It turns out that this time is independent of the mass of the black hole and is equal to $$ \tau = \frac{2c}{3}\left(\frac{\Delta r}{g}\right)^{1/2},$$ where $\Delta r$ is your height and $g$ is the differential acceleration you are going to experience between head and feet. The radius at which this occurs does depend on black hole mass $M$ and is given by $$ r = \left( \frac{2GM \Delta r}{g}\right)^{1/3}$$

So if we equate the latter with the Schwarzschild radius $r_s = 2GM/c^2$, then the tidal "ripping" (!) takes place prior to reaching the event horizon if the black hole mass is less than $$ M < \frac{c^3}{2G} \left(\frac{\Delta r}{g}\right)^{1/2}$$

This appears to be precisely the result obtained by Alan Rominger using Newtonian gravity!

If we let $\Delta r=2$ m and $g = 100$ m/s$^2$, then $M<2.86\times 10^{34}$ kg (or $1.43\times10^{4} M_{\odot}$). More massive than this and (according to classical GR) you would be torn apart after falling inside the event horizon but before reaching the singularity.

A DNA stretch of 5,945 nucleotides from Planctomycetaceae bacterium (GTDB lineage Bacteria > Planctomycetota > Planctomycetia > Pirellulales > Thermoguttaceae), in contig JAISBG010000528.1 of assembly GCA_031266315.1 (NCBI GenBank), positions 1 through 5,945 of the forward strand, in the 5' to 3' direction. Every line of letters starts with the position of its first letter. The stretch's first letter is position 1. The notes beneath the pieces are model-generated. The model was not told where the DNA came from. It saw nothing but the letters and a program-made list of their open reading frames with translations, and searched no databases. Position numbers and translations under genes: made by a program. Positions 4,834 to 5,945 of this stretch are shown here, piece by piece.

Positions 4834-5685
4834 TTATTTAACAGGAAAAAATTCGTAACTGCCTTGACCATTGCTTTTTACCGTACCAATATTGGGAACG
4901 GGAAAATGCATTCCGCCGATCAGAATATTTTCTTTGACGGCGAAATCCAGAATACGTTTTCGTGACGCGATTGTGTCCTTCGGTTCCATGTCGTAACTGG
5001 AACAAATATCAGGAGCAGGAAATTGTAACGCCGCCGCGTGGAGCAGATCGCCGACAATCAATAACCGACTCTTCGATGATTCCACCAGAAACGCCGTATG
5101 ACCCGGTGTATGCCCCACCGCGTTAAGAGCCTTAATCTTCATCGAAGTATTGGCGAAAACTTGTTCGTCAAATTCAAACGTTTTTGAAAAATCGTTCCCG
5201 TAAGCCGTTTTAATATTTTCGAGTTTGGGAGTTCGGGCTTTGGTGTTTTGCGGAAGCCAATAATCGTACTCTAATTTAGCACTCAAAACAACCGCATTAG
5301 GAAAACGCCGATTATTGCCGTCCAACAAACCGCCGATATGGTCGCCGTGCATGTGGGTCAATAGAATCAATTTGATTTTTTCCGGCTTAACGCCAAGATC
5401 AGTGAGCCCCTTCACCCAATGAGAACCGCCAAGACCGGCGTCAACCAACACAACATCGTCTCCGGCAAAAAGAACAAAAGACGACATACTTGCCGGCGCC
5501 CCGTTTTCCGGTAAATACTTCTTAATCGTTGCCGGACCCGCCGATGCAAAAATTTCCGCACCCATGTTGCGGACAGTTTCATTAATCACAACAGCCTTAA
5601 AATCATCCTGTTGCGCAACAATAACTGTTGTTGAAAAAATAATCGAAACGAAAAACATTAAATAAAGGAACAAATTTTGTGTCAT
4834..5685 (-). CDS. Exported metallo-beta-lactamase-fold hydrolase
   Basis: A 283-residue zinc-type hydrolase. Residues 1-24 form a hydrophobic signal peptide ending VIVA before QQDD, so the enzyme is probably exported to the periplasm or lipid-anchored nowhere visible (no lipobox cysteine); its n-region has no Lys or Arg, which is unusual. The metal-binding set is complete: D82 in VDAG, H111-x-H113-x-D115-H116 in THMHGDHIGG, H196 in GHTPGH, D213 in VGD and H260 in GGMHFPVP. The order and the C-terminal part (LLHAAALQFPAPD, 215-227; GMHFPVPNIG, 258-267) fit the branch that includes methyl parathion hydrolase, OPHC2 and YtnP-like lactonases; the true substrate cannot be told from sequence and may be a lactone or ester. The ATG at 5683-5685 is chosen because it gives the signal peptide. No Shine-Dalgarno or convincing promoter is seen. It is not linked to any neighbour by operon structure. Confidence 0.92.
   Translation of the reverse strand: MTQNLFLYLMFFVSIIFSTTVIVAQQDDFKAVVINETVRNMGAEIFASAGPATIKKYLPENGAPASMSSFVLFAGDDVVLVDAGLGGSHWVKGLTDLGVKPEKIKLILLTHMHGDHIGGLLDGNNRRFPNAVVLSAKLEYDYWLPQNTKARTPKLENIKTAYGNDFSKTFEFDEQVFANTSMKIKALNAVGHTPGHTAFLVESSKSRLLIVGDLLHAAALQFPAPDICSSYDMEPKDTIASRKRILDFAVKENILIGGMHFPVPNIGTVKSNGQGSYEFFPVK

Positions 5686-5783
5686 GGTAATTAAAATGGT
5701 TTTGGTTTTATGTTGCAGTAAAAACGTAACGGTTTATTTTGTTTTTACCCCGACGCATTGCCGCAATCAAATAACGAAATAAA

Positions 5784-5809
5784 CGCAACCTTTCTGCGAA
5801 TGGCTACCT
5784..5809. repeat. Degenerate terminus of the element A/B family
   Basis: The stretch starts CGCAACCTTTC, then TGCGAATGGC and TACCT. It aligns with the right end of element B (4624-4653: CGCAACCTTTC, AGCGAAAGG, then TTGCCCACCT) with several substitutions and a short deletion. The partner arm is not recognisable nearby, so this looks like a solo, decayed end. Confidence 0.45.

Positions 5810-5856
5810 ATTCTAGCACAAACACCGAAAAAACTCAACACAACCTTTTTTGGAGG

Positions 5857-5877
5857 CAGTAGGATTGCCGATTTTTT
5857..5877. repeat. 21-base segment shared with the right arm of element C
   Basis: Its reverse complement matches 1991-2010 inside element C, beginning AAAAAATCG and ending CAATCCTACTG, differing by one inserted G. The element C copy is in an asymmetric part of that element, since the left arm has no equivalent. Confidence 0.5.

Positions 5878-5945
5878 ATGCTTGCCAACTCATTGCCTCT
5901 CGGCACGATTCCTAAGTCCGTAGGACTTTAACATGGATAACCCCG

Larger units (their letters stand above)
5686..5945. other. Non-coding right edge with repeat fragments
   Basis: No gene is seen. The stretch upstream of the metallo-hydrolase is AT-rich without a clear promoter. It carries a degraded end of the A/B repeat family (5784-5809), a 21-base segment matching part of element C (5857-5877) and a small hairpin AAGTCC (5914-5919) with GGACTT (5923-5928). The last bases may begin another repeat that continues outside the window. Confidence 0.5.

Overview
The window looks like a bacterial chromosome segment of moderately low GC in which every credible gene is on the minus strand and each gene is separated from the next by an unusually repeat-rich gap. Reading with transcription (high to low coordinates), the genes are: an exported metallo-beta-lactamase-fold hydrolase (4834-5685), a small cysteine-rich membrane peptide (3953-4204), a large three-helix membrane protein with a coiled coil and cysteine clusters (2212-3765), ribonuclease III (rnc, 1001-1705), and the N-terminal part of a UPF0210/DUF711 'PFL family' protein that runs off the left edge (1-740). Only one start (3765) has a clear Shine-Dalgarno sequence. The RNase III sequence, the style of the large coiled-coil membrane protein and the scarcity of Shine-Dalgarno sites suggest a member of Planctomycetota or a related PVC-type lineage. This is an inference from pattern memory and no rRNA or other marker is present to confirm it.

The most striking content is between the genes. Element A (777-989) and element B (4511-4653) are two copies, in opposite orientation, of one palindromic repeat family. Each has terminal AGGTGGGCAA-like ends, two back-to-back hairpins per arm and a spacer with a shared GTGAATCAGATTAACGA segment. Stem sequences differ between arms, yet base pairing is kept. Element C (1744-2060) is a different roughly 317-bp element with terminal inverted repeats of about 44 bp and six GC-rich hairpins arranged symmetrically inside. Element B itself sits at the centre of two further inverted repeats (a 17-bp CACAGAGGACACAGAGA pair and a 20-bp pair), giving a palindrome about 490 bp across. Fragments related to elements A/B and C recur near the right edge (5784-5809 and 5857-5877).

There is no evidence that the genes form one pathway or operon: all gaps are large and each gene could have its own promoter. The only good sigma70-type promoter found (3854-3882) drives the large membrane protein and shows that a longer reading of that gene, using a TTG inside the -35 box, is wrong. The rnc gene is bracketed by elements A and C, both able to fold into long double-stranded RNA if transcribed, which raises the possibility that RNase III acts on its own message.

• $\begingroup$ Very interesting, but perhaps you could phrase it as a condition required for NOT being ripped apart? i.e. as If $M>\cdots$, you won't be ripped apart $\endgroup$ – innisfree Jul 13 '15 at 11:55
  • $\begingroup$ "but before reaching the singularity." I think it safe to say that once I reach the singularity even more ripping will occur. $\endgroup$ – PyRulez Jul 13 '15 at 17:34
  • $\begingroup$ @PyRulez You can't reach the singularity (intact), because the tidal forces become infinitely large (for a Schwarzschild hole and classical GR). $\endgroup$ – ProfRob Jul 13 '15 at 17:37
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    $\begingroup$ What is M with the circle and dot subscripted to it? $\endgroup$ – B T Dec 1 '15 at 23:44
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    $\begingroup$ @BT A solar mass. $\endgroup$ – ProfRob Dec 2 '15 at 7:56

Taking this as a matter of Fermi estimation, I will take the Newtonian form of gravity. No, this isn't great accuracy, but if anyone has any severe theoretical issues to raise, I will be glad to hear them. I will assume that your body extends 1 m out from its center of mass and that the extremities there will experience 10 g before your fingernails bleed and you are pronounced dead.